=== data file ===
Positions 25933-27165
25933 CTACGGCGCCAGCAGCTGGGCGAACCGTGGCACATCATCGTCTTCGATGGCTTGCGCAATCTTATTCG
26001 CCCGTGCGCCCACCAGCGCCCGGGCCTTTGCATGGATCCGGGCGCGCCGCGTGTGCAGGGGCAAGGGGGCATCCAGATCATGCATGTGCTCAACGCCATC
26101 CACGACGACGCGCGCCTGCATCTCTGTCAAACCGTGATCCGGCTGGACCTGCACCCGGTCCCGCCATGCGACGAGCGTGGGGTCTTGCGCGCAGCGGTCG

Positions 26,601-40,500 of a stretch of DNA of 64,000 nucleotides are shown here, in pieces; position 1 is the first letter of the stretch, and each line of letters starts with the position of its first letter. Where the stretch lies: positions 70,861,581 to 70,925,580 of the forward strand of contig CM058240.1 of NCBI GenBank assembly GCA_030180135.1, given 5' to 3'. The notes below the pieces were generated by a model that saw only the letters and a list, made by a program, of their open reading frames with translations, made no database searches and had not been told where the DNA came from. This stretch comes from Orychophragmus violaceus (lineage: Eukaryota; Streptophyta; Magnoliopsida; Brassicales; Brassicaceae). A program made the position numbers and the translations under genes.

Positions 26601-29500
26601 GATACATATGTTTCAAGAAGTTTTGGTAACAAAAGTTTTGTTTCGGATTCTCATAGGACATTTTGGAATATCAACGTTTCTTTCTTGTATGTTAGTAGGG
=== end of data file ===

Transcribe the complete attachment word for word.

Positions 25933-27165
25933 CTACGGCGCCAGCAGCTGGGCGAACCGTGGCACATCATCGTCTTCGATGGCTTGCGCAATCTTATTCG
26001 CCCGTGCGCCCACCAGCGCCCGGGCCTTTGCATGGATCCGGGCGCGCCGCGTGTGCAGGGGCAAGGGGGCATCCAGATCATGCATGTGCTCAACGCCATC
26101 CACGACGACGCGCGCCTGCATCTCTGTCAAACCGTGATCCGGCTGGACCTGCACCCGGTCCCGCCATGCGACGAGCGTGGGGTCTTGCGCGCAGCGGTCG

Positions 26,601-40,500 of a stretch of DNA of 64,000 nucleotides are shown here, in pieces; position 1 is the first letter of the stretch, and each line of letters starts with the position of its first letter. Where the stretch lies: positions 70,861,581 to 70,925,580 of the forward strand of contig CM058240.1 of NCBI GenBank assembly GCA_030180135.1, given 5' to 3'. The notes below the pieces were generated by a model that saw only the letters and a list, made by a program, of their open reading frames with translations, made no database searches and had not been told where the DNA came from. This stretch comes from Orychophragmus violaceus (lineage: Eukaryota; Streptophyta; Magnoliopsida; Brassicales; Brassicaceae). A program made the position numbers and the translations under genes.

Positions 26601-29500
26601 GATACATATGTTTCAAGAAGTTTTGGTAACAAAAGTTTTGTTTCGGATTCTCATAGGACATTTTGGAATATCAACGTTTCTTTCTTGTATGTTAGTAGGG